ABSTRACT: As a mathematical model of associative memories, the Hopfield model was now wellestablished and a lot of studies to reveal the patternrecalling process have been done from various different approaches. As wellknown, a single neuron is itself an uncertain, noisy unit with a finite unnegligible error in the inputoutput relation. To model the situation artificially, a kind of 'heat bath' that surrounds neurons is introduced. The heat bath, which is a source of noise, is specified by the 'temperature'. Several studies concerning the patternrecalling processes of the Hopfield model governed by the Glauberdynamics at finite temperature were already reported. However, we might extend the 'thermal noise' to the quantummechanical variant. In this paper, in terms of the stochastic process of quantummechanical Markov chain Monte Carlo method (the quantum MCMC), we analytically derive macroscopically deterministic equations of order parameters such as 'overlap' in a quantummechanical variant of the Hopfield neural networks (let us call "quantum Hopfield model" or "quantum Hopfield networks"). For the case in which nonextensive number $p$ of patterns are embedded via asymmetric Hebbian connections, namely, $p/N \to 0$ for the number of neuron $N \to \infty$ ('far from saturation'), we evaluate the recalling processes for one of the builtin patterns under the influence of quantummechanical noise.Journal of Physics Conference Series 03/2011;  [Show abstract] [Hide abstract]
ABSTRACT: We attempt to reconstruct macroscopic properties of a stochastic labor market from the view point of its microscopic descriptions. Especially, we derive the socalled Philips curve which generally possesses a universal fitting form: (inflation rate) = (unemployment rate) c + b, b, c < 0. To check the validity of our probabilistic modeling, we compare our numerical results with the corresponding empirical evidence in Japanese labor markets from 1970's to 2000's.01/2011;  [Show abstract] [Hide abstract]
ABSTRACT: We consider the problem of digital halftoning from the view point of statistical mechanics. The digital halftoning is a sort of image processing, namely, representing each grayscale in terms of black and white binary dots. The digital halftoning is achieved by making use of the threshold mask, namely, for each pixel, the halftoned binary pixel is determined as black if the original grayscale pixel is greater than or equal to the mask value and is determined as white vice versa. To determine the optimal value of the mask on each pixel for a given original grayscale image, we first assume that the humaneyes might recognize the black and white binary halftoned image as the corresponding grayscale one by linear filters. The Hamiltonian is constructed as a distance between the original and the recognized images which is written in terms of the threshold mask. We are confirmed that the system described by the Hamiltonian is regarded as a kind of antiferromagnetic Ising model with quenched disorders. By searching the ground state of the Hamiltonian, we obtain the optimal threshold mask and the resulting halftoned binary dots simultaneously. From the powerspectrum analysis, we find that the binary dots image is physiologically plausible from the view point of humaneyes modulation properties. We also propose a theoretical framework to investigate statistical performance of inverse digital halftoning, that is, the inverse process of halftoning. From the Bayesian inference view point, we rigorously show that the Bayesoptimal inversehalftoning is achieved on a specific condition which is very similar to the socalled Nishimori line in the research field of spin glasses. Comment: 20 pages, 27 figures, using revtex411/2010;  [Show abstract] [Hide abstract]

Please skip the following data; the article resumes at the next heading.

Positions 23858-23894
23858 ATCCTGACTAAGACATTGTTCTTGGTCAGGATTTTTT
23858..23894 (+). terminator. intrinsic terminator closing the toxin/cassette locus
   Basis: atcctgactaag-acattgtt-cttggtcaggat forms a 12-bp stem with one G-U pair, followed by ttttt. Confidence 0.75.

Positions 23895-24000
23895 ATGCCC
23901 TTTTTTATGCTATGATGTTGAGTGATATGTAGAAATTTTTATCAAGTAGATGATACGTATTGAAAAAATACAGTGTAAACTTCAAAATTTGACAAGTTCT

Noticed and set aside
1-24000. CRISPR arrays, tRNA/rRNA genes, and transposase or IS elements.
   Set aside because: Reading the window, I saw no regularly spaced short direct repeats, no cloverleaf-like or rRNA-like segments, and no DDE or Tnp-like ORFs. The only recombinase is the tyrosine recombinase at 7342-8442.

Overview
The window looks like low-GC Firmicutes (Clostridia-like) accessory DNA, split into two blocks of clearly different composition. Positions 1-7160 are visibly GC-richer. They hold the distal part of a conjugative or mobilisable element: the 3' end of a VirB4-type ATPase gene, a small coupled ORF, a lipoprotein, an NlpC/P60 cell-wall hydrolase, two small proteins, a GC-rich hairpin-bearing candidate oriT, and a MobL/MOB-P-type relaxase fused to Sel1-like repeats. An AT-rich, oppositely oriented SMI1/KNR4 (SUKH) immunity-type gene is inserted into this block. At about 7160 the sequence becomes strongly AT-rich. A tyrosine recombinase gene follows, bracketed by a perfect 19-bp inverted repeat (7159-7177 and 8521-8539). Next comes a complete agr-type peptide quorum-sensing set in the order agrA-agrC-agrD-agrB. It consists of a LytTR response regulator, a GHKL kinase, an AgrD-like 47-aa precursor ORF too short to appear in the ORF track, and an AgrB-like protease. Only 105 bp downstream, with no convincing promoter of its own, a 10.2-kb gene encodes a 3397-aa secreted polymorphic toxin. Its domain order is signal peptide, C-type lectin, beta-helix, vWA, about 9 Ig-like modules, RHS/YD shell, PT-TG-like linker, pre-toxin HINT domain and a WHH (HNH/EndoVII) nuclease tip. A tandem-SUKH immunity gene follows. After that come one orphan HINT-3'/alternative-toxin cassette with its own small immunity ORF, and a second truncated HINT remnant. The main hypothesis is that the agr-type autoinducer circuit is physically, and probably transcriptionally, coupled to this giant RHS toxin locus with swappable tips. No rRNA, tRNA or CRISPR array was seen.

ABSTRACT: Statistical properties of orderdriven doubleauction markets with BidAsk spread are investigated through the dynamical quantities such as response function. We first attempt to utilize the socalled {\it MadhavanRichardsonRoomans model} (MRR for short) to simulate the stochastic process of the pricechange in empirical data sets (say, EUR/JPY or USD/JPY exchange rates) in which the BidAsk spread fluctuates in time. We find that the MRR theory apparently fails to simulate so much as the qualitative behaviour ('nonmonotonic' behaviour) of the response function $R(l)$ ($l$ denotes the difference of times at which the response function is evaluated) calculated from the data. Especially, we confirm that the stochastic nature of the BidAsk spread causes apparent deviations from a linear relationship between the $R(l)$ and the autocorrelation function $C(l)$, namely, $R(l) \propto C(l)$. To make the microscopic model of doubleauction markets having stochastic BidAsk spread, we use the minority game with a finite market history length and find numerically that appropriate extension of the game shows quite similar behaviour of the response function to the empirical evidence. We also reveal that the minority game modeling with the adaptive ('annealed') lookup table reproduces the nonlinear relationship $R(l) \propto f(C(l))$ ($f(x)$ stands for a nonlinear function leading to '$\lambda$shapes') more effectively than the fixed (`quenched') lookup table does.Journal of Economic Interaction and Coordination 11/2010; · 0.57 Impact Factor  [Show abstract] [Hide abstract]